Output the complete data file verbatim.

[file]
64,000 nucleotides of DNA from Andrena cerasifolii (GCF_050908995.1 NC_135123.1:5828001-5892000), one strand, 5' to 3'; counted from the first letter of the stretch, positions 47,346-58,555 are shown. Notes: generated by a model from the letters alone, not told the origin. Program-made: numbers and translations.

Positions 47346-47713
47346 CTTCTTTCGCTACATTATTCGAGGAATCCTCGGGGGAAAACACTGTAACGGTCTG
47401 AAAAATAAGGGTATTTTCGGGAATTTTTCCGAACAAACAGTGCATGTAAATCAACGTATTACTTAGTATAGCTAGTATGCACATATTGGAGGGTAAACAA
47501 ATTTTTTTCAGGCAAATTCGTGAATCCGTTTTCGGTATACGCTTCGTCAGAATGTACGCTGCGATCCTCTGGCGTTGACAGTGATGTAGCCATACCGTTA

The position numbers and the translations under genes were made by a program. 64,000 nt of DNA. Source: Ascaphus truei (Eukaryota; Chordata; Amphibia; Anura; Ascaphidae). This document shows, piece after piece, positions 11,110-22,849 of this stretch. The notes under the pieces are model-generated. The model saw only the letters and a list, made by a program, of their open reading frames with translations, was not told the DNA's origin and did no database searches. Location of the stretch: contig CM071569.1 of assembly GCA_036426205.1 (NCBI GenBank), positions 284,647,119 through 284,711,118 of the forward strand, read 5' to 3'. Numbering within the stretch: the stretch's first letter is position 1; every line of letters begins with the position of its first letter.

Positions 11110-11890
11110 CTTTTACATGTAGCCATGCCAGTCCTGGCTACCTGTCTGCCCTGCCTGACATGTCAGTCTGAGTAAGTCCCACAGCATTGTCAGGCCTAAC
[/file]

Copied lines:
64,000 nucleotides of DNA from Andrena cerasifolii (GCF_050908995.1 NC_135123.1:5828001-5892000), one strand, 5' to 3'; counted from the first letter of the stretch, positions 47,346-58,555 are shown. Notes: generated by a model from the letters alone, not told the origin. Program-made: numbers and translations.

Positions 47346-47713
47346 CTTCTTTCGCTACATTATTCGAGGAATCCTCGGGGGAAAACACTGTAACGGTCTG
47401 AAAAATAAGGGTATTTTCGGGAATTTTTCCGAACAAACAGTGCATGTAAATCAACGTATTACTTAGTATAGCTAGTATGCACATATTGGAGGGTAAACAA
47501 ATTTTTTTCAGGCAAATTCGTGAATCCGTTTTCGGTATACGCTTCGTCAGAATGTACGCTGCGATCCTCTGGCGTTGACAGTGATGTAGCCATACCGTTA

The position numbers and the translations under genes were made by a program. 64,000 nt of DNA. Source: Ascaphus truei (Eukaryota; Chordata; Amphibia; Anura; Ascaphidae). This document shows, piece after piece, positions 11,110-22,849 of this stretch. The notes under the pieces are model-generated. The model saw only the letters and a list, made by a program, of their open reading frames with translations, was not told the DNA's origin and did no database searches. Location of the stretch: contig CM071569.1 of assembly GCA_036426205.1 (NCBI GenBank), positions 284,647,119 through 284,711,118 of the forward strand, read 5' to 3'. Numbering within the stretch: the stretch's first letter is position 1; every line of letters begins with the position of its first letter.

Positions 11110-11890
11110 CTTTTACATGTAGCCATGCCAGTCCTGGCTACCTGTCTGCCCTGCCTGACATGTCAGTCTGAGTAAGTCCCACAGCATTGTCAGGCCTAAC